Please don’t pass the salt

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By: Maria Lamagna <mlamagna@hilite.org>

As the holiday season comes around again, freshman Nathan “Paco” Krieger prepares his taste buds. Krieger said that his whole family helps to prepare the meals they have for Thanksgiving and Christmas and some of his favorite dishes include turkey, smoked ham and taco rolls.

While traditional and delicious, Krieger admitted that his favorite dishes probably are not the healthiest. “They’re unbelievably fattening,” he said. “Somehow I keep myself thin.”

But Krieger said he doesn’t worry about an extremely unhealthy ingredient that all of his favorite dishes have in common. While he thinks about the fat and the calories they contain, he said he never considers the large amount of sodium in all of them.

“Unless something tastes salty, I don’t think about how much salt it has in it. It seems like no one worries about (salt in food) except super health freaks,” he said.
Krieger may be right. According to the article “Do You Salt Before You Taste Your Food?” from Itsasurvey.com, a recent survey conducted by the Mrs. Dash company indicated surprising results. The company found out that 47 percent of Americans are unaware of the daily recommended sodium intake and 37 percent of Americans automatically salt their food before they even taste it.

According to Nancy Hatch, family and consumer science teacher, who teaches classes such as Orientation to Nutrition and Wellness, over-salting can have harmful results. “Too much sodium can result in high blood pressure. You should consume less than 2,400 mg of sodium a day, which is about one teaspoon,” Hatch said.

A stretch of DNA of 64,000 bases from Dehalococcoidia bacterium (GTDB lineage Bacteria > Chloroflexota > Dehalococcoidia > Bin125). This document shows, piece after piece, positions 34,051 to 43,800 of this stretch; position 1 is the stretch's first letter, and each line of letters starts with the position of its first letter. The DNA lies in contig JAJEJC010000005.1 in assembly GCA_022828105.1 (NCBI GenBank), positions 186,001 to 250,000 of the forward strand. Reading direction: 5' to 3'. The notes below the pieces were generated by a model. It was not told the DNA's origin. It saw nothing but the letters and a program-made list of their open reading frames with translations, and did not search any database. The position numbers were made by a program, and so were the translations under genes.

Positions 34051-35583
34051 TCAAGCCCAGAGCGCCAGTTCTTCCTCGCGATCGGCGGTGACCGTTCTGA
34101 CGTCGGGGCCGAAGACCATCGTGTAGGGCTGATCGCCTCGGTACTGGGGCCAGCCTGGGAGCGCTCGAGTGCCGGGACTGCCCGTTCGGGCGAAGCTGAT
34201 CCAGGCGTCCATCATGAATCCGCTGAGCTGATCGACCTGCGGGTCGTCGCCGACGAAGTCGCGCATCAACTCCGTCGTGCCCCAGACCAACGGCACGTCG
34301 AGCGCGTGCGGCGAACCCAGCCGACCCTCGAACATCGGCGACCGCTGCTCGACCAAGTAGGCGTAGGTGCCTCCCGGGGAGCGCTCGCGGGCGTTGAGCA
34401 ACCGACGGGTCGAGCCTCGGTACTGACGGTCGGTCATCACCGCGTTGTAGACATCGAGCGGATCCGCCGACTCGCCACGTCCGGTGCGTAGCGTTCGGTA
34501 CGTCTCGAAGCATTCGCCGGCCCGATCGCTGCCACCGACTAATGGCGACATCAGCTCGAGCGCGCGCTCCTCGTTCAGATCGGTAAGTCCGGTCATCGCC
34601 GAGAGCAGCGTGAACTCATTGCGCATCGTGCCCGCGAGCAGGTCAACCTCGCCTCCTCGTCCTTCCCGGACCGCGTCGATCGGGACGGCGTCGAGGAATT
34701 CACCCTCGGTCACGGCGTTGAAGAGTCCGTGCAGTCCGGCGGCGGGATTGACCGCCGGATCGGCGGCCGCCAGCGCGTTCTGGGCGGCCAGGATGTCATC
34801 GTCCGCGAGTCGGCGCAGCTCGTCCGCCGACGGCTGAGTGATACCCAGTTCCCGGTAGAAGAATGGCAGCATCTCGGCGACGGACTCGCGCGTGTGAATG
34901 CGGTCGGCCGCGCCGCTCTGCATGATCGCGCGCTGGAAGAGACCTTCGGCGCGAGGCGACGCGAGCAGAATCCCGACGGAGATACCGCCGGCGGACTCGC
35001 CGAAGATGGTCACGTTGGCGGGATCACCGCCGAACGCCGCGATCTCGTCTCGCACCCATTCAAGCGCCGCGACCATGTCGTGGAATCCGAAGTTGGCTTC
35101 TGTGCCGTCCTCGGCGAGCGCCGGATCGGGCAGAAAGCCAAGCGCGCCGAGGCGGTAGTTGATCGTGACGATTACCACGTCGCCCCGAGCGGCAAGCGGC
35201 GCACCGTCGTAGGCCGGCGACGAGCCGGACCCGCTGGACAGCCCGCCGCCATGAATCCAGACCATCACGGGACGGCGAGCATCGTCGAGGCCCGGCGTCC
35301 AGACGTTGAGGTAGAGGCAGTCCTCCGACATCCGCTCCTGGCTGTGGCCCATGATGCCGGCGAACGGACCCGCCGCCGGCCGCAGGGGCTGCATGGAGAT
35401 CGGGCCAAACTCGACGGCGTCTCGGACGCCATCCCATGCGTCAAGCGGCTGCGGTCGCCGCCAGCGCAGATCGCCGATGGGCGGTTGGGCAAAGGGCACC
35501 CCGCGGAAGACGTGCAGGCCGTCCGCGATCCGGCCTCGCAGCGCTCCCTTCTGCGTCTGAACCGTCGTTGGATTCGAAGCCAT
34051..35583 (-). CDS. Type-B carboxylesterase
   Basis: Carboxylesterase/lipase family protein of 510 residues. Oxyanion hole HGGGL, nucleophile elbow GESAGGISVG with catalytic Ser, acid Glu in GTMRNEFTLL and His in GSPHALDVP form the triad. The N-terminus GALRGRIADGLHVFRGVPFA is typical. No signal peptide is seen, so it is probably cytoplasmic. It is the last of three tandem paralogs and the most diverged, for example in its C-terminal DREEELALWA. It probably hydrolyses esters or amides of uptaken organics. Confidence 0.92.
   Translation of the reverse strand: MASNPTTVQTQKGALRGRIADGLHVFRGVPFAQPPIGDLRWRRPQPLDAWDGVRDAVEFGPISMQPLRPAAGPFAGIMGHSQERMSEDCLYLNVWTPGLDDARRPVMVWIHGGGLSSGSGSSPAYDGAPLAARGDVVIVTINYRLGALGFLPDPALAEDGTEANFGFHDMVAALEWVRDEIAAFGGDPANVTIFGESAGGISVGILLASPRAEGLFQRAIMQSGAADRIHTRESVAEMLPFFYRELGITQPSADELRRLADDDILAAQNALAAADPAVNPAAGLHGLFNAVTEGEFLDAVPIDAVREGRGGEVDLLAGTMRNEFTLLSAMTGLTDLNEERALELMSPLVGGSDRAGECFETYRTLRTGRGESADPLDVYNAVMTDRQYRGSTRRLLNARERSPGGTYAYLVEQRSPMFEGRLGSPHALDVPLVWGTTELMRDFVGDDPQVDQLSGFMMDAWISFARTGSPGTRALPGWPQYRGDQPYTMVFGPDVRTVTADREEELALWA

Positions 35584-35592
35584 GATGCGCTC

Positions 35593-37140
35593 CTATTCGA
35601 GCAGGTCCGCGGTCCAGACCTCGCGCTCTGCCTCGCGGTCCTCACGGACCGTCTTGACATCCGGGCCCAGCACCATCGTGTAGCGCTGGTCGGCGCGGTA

The article said that consuming too much salt can have other harmful effects. Some of them are even cosmetic. In addition to contributing to high blood pressure, high sodium can lead to dehydration, which can cause people to be bloated and have a “puffy” look.

Hatch said that in addition to high blood pressure, health experts have linked high salt consumption to other dangerous long-term effects. Some of these, due to sodium-related complications, include asthma, heartburn, osteoporosis and edema.

Still, many people consume foods without realizing the high salt content. Hatch said that some especially salty foods people consume include processed foods, canned soups, soda and ketchup. She also said that some foods are surprisingly salty, such as McDonald’s milkshakes which contain more salt than their French fries.

Some other hidden dangers are foods which are advertised as healthy but overcompensate for the reduced calories with large doses of salt. For example, Lean Cuisine meals, Ramen noodles and Kraft Macaroni and Cheese are quick to make and relatively low in fat and calories. However, each of these dishes contains well over 25 percent of the recommended sodium intake for the day.

Hatch said she believes there are several reasons why people focus on cutting fat and calories but don’t always think about the huge amounts of salt.

“First, I think there’s more advertising and media hype about fat and calories,” she said. “Also, fat and calories show up as extra pounds and you can physically see that, whereas too much sodium results in high blood pressure which you can’t see.”

Hatch said there are several alternatives to sodium. “Salt adds flavor to food. In order to still have flavor without the sodium, you can try adding fresh herbs or spices to your dishes,” she said. The article from Itsasurvey.com also suggested substituting salt with acids like vinegar and lemon juice and buying natural ingredients and adding your own seasoning as healthy options.

With the holidays approaching, Hatch said people should be especially careful about how much salt they consume.

“Holidays are tough times to be careful of what you’re eating,” she said. “Read labels to know what you’re consuming and maybe prepare home-cooked food so you can control the amount of salt going into your food.”

Krieger said he would be willing to try some healthy alternatives to sodium during the holidays, but it will be tough. “All I focus on,” he said, “is eating what I want when I want.”

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